A lot of times big tech companies, we know they’re doing good because they talk about it a lot, but the practicality of empowering. So we talk so much about give a man a fish, teach a man to fish. So when big companies are donating dollars to causes, that’s great. They’re giving a man a fish, giving a woman a fish. We should say that in the age of all equal. But I like the Microsoft’s empowering others because this is scale. So by giving access to their tools, to the data, to the shared data. And a lot of this common data comes from giant non-for-profits that already have success in global models and have built platforms. They will help so many of these other 501(c)(3)s to get started, which is always a problem. I mean my wife sits on the board of a non for profit around cancer and one of her friends had breast cancer and they do this thing with writing letters.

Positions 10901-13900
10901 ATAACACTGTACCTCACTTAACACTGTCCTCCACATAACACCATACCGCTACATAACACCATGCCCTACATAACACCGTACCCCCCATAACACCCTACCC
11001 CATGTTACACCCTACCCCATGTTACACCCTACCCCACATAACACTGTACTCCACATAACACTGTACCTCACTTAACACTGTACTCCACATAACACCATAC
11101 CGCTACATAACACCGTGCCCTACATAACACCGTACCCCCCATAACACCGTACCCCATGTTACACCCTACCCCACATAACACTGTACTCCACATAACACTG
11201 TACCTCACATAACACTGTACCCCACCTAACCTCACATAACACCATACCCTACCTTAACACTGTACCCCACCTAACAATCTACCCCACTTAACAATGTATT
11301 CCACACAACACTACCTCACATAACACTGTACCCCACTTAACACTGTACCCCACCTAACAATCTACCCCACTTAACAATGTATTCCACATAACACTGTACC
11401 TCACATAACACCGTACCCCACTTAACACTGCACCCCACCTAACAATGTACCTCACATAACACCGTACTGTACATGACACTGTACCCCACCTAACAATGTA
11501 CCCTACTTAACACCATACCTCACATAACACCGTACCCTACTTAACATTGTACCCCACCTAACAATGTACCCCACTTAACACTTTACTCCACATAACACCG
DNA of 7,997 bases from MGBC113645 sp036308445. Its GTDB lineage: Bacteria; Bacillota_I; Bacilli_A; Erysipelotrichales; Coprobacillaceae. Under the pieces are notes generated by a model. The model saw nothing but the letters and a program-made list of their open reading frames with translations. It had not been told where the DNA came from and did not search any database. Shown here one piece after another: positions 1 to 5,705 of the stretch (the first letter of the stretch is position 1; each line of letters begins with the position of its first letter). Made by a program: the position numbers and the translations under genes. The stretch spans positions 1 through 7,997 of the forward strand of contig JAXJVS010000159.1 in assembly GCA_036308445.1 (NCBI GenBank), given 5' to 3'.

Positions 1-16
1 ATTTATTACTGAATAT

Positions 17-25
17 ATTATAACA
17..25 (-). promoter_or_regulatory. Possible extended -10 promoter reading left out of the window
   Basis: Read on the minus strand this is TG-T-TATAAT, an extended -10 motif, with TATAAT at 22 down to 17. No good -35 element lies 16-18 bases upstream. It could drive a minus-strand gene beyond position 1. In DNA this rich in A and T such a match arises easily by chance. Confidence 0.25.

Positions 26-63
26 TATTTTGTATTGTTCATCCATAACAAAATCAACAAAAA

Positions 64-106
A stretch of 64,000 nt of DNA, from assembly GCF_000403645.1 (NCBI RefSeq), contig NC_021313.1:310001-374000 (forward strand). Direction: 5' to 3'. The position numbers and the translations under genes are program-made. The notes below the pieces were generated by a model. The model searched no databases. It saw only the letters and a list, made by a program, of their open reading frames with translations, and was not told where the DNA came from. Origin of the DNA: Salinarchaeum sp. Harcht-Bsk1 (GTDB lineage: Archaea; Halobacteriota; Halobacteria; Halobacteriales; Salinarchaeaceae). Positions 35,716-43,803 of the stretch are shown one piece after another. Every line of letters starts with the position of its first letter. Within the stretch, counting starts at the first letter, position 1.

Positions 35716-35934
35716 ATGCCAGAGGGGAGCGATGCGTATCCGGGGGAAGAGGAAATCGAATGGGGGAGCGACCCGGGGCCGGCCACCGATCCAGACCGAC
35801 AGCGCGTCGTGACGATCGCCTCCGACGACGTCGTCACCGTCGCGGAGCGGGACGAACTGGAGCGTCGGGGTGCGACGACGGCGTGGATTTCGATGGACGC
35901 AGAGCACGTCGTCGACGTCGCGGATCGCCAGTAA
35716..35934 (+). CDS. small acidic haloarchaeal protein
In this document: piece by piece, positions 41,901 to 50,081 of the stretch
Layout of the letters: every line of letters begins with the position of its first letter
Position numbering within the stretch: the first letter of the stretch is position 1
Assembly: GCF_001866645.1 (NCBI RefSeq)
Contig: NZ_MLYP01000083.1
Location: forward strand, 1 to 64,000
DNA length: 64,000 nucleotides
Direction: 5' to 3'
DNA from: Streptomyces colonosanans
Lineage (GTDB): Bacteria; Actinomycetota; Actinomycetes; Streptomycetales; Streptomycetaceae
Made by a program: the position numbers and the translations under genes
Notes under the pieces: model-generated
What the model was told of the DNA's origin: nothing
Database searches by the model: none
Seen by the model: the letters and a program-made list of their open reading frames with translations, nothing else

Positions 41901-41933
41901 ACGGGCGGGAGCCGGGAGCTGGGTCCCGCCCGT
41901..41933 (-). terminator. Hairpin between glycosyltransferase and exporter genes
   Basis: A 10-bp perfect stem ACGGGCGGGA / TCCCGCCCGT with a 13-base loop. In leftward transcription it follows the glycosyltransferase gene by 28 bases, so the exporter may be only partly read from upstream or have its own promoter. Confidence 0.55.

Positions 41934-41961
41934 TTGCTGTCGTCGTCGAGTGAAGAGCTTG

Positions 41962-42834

And the point is the finances on this is so difficult. It’s so hard to fundraise everything from Bingo to just getting local people to give you 10 or $20 and to utilize the technology is really difficult. So with what she’s doing, and it’s called Send A Smile Today. So if you do have a chance to check it out, that’s my little plug. It’s a good cause. It’s super interesting, but I’ve seen it firsthand and small companies could really benefit on the backs of technology companies providing them with infrastructure to utilize big data, to build their models and to scale good causes around the world.

Olivier Blanchard: Awesome. Fred?